Thursday, October 28, 2010
BPA - is it a threat to health?
A recent article in Dr Gupta's CNN blog, carries the frightening headline "BPA may reduce sperm count". It goes on to detail a study in China of workers in plastics factories who had lower sperm counts (and high blood levels of BPA). The problem with this study is those workers are exposed to the chemical in a way that we will never be, from drinking from plastic bottles.
And yet, one wonders - how much chemical does leech into the substance in the plastic bottle? Do all plastic bottles leech BPA into your drink or food?
BPA is short for bisphenol-A, a chemical used in clear plastic. It has lately been loosely linked with numerous problems including obesity, cancer, brain damage and early puberty.
It is true that girls are exhibiting earlier puberty these days but that also could be attributed to other factors - pharmaceutical estrogen which is widely used for birth control and HRT, has been found in drinking water (it is thought to be excreted in the urine), and pollution in the atmosphere has also been suspected as a factor. So how much of the earlier development can be linked to BPA? No one knows.
As for obesity, here the links are very vague and much more likely factors can be named such as labor saving devices (our grandparents burned a whooping 800 calories more daily than we do, just in executing housework etc), and foods which are delicious but extremely high calorie while not being particularly filling. Lending fuel to those reasons is the lack of obesity found in environments which do not have easy access to fancy and fast foods and do not have labor saving devices like cars and automatic washers (for example, the PIMAs of Mexico who still live the same way they lived 1000 years ago).
Cancer? Well, here again, there are many factors have been strongly linked to it, including heredity, use of tobacco and alcohol, pollution in the air, synthetic estrogen and even some medications like those medications taken to lower cholesterol (statins).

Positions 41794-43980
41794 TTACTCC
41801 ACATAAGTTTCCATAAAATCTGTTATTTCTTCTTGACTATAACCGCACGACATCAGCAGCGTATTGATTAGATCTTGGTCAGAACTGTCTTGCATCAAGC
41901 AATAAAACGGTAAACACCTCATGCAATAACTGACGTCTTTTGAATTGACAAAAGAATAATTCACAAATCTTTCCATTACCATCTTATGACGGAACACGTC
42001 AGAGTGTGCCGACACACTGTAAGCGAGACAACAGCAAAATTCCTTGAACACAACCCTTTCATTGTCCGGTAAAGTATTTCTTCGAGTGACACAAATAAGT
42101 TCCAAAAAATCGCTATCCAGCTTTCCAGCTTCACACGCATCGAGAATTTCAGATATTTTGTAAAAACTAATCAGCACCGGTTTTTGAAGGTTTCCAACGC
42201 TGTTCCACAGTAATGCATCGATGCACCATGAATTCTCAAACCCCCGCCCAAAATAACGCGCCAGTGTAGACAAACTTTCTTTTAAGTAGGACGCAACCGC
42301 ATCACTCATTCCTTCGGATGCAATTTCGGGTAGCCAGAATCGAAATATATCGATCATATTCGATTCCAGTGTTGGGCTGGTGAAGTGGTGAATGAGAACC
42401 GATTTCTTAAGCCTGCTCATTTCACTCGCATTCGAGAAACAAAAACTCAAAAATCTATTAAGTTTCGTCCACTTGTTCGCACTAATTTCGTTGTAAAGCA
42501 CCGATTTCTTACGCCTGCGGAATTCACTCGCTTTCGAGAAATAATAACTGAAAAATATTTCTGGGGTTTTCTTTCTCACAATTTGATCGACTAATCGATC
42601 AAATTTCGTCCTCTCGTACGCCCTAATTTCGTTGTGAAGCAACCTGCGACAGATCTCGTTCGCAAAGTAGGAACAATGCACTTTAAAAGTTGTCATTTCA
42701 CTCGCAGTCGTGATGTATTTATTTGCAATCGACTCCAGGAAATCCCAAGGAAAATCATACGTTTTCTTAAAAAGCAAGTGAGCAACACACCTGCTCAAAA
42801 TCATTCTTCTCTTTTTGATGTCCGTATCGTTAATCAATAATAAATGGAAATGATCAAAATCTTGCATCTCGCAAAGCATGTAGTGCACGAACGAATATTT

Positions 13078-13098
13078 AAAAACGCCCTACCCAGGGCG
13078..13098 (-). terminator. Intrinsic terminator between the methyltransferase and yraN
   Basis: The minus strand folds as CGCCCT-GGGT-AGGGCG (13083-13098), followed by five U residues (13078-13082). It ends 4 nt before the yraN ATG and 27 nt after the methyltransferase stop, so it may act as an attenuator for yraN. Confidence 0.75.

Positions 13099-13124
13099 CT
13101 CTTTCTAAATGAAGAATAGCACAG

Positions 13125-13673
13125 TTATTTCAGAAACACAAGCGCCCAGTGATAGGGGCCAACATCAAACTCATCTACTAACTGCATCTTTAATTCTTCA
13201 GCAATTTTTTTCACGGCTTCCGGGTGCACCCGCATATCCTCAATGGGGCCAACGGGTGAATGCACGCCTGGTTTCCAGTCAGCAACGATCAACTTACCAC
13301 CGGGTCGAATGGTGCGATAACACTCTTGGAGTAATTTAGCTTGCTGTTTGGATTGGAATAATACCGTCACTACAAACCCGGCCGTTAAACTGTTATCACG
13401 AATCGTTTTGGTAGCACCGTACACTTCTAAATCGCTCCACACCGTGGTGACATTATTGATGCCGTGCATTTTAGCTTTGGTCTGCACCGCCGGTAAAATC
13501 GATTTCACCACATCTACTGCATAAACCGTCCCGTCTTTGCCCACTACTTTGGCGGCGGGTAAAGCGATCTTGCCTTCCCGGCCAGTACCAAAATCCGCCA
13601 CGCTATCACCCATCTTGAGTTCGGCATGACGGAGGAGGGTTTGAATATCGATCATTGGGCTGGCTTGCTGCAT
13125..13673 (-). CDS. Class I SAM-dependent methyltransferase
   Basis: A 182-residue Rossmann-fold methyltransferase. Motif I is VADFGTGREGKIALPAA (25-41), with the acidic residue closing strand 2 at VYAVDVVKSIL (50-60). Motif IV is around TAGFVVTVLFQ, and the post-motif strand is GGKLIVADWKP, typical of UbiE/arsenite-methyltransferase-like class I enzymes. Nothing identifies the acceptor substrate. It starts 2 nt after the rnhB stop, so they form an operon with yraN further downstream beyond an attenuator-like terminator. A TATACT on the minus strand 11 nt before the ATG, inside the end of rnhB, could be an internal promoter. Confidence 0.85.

So again, we are left with questions about BPA.
Even more concerning, is the fact that there is no way around plastic bottles - everything comes in it, from milk to water. So if plastic is really leeching into our food and causing health problems, where would we turn?
It seems in our modern society, rather than curing all the ills, we are often doing trade-offs like the vaccines which have been linked to the high incidence of autoimmune disorder in exchange for infectious disease. And I also wonder why some chemicals which happen to be popular or hot sellers are never mentioned in our many health warnings. Chemicals like aspartame which has been linked to brain cancer in 100 worldwide studies and is actually banned in some countries, or the preservative in vaccines which is a form of mercury, known to be extremely toxic, even in trace amounts. Or coffee, which contains caffeine, a stimulant which can, over a lifetime especially in larger quantities, disarray the dopamine in the brain, possibly leading to the development of Parkinson's disease (REF: PROZAC BACKLASH by J. Glenmullen, MD, NY,2005).
I would tend to think, if BPA is a player, it's a minor player in causing disease. But I guess it's more of a "stay tuned". Studies like the Chinese study of workers in plastics factories are not really telling us anything about the general public and BPA.